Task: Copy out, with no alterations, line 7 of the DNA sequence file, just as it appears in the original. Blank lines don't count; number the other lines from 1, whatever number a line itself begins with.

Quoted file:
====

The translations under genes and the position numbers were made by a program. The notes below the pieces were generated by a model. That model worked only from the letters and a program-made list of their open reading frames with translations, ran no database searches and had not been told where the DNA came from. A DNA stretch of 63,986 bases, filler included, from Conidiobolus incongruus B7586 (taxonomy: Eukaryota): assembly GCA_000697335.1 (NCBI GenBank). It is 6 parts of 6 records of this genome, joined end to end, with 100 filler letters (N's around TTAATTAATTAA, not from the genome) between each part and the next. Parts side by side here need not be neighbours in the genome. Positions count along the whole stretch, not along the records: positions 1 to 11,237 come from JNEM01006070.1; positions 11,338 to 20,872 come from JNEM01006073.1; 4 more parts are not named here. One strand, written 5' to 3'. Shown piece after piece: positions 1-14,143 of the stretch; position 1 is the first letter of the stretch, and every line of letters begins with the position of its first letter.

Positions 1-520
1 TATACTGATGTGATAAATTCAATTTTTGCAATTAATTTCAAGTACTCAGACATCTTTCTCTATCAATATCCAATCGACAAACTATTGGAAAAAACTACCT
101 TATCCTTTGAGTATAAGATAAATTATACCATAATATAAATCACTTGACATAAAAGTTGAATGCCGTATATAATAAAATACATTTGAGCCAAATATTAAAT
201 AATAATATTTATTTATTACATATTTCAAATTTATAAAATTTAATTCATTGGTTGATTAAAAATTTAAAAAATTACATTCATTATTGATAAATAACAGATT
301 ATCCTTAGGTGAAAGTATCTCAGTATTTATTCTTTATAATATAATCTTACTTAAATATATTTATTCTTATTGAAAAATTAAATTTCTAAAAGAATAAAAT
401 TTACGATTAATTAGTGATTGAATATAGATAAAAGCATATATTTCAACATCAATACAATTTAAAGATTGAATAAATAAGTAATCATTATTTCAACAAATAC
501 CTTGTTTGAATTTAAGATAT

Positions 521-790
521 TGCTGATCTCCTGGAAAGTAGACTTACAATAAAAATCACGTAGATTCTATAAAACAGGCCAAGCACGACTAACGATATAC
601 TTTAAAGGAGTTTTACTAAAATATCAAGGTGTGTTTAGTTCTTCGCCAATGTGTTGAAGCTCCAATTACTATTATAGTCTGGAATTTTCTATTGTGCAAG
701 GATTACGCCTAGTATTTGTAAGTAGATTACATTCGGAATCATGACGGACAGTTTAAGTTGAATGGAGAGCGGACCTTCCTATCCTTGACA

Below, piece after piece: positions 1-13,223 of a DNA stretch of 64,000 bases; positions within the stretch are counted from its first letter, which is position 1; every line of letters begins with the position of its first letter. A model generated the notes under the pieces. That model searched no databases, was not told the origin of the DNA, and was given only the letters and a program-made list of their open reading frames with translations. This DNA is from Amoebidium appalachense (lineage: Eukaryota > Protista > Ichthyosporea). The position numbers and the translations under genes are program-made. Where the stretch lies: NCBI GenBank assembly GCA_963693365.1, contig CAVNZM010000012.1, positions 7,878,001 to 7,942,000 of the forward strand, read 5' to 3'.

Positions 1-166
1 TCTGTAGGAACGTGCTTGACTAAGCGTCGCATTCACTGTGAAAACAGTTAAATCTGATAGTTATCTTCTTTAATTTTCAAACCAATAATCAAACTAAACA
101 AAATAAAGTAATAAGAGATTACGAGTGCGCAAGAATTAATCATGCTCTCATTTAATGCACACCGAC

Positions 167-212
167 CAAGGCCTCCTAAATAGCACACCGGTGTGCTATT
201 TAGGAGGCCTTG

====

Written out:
401 TTACGATTAATTAGTGATTGAATATAGATAAAAGCATATATTTCAACATCAATACAATTTAAAGATTGAATAAATAAGTAATCATTATTTCAACAAATAC